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It is undisputed that Grievant's duties included monthly reconciliation of the "DNR account" through which some $600,000 flows annually in receipts from sales of State Department of Natural Resources hunting and fishing licenses to recreational sportspersons. Some of the licenses are sold by the County directly, but most are sold through agents such as K-Mart who are credited with a sales commission for each license sold. The County Clerk's office receives licenses from the DNR, allocates them to agents for sale, receives payments and sales figures from the agents, and sends funds and reports to the DNR. The County Clerk's office is responsible for making sure that the payments and sales information received from the agents properly accounts for the licenses previously allocated to them for sale. If errors are made in the performance of that function, the Clerk's office must later effect corrections by issuing refunds or requests for additional payments to the agents involved and the DNR.

It is also undisputed that Grievant was trained by Bushey in how to perform the DNR reconciliation, stressing the importance of the reconciliation balancing to avoid the need for corrections to be issued later. The two of them performed Grievant's first reconciliation together. The next month Grievant performed it herself with Bushey closely observing. Both of those reconciliations balanced exactly. Each month thereafter Grievant performed that task on her own with Bushey inquiring whether the DNR account had balanced. On each of those occasions, Grievant told Bushey that it was "okay" or that "it had reconciled okay." However, it is undisputed that Grievant had successfully balanced the monthly DNR account reconciliation only once during the period from November 1997-March 1998, such that several of the reconciliations during that time had not balanced.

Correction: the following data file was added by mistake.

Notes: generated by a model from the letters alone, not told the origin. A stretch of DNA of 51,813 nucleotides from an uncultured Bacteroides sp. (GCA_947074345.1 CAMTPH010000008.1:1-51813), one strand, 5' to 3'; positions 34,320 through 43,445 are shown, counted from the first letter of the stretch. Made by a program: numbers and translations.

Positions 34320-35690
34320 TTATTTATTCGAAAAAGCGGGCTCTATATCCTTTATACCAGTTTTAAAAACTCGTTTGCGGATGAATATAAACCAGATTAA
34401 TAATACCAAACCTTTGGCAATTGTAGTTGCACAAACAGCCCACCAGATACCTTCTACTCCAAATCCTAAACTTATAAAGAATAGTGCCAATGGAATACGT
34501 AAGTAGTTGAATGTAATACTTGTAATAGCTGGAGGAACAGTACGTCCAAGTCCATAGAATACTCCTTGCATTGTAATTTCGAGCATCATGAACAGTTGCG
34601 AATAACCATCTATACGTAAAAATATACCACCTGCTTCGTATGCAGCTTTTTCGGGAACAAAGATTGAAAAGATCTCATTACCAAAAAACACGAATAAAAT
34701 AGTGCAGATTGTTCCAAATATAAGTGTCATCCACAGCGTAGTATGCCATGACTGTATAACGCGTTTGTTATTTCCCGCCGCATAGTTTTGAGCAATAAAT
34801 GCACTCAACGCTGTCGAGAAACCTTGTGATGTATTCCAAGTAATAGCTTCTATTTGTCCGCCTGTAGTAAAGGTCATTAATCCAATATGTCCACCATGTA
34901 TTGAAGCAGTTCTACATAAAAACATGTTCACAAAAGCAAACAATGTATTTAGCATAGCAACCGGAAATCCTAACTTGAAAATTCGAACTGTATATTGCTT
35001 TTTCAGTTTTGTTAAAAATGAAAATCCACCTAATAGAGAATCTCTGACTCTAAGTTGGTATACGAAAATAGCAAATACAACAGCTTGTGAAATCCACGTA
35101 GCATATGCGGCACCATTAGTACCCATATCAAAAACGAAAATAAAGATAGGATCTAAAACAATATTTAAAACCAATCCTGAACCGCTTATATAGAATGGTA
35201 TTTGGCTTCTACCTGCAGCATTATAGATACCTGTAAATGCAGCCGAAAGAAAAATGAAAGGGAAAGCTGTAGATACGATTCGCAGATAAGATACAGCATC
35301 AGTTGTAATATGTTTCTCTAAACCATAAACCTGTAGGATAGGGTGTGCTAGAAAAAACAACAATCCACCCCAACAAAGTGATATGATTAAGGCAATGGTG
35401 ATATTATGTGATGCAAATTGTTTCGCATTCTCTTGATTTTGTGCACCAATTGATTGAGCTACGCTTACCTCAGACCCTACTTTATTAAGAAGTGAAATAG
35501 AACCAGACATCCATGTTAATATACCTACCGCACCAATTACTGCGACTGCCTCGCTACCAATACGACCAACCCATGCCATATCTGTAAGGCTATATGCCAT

Bushey did not discover that until mid-April of 1998, a few weeks after Grievant had completed her six-month probationary period. Bushey's testimony as to the circumstances of that discovery paralleled the following description thereof contained in a portion of County Exhibit 11:

On the morning of Tuesday, April 15, 1998, I asked F__ for some information regarding a Conservation payment to the DNR and why a particular number did not match the numbers in the computer system. She indicated that she had, had a tough time with this. I inquired what specifically she was having trouble with. She then said she was going to admit something. F__ then told me that some of the months DNR payments did not reconcile exactly. I explained that each month must reconcile exactly and asked if she had not previously understood this. F__ indicated she had understood this. I reminded her that I have on a number of occasions inquired about the progress of the DNR payment and whether or not it reconciled. I also reminded her that each time I inquired she assured me that it had reconciled. She then told me that she had lied to me on those occasions when I inquired. I asked why she had lied she said she was

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afraid that I would terminate her employment. I told her that lying was unacceptable. I told her that she had lost my trust. She indicated that she knew this. I met briefly with F__ on the afternoon of April 14 in room 104. I told her that I was setting up a Predisciplinary Meeting for the next day and that we would be discuss[ing] disciplinary action up to and including termination of employment. I indicated I would get back to her once the meeting was scheduled. I told her that there would be one representative of the union and someone from Human Resources present for the meeting. She apologized for the trouble that this had caused. At some point in the conversation she indicated that the cause of this problem was that she did not know how to ask for help.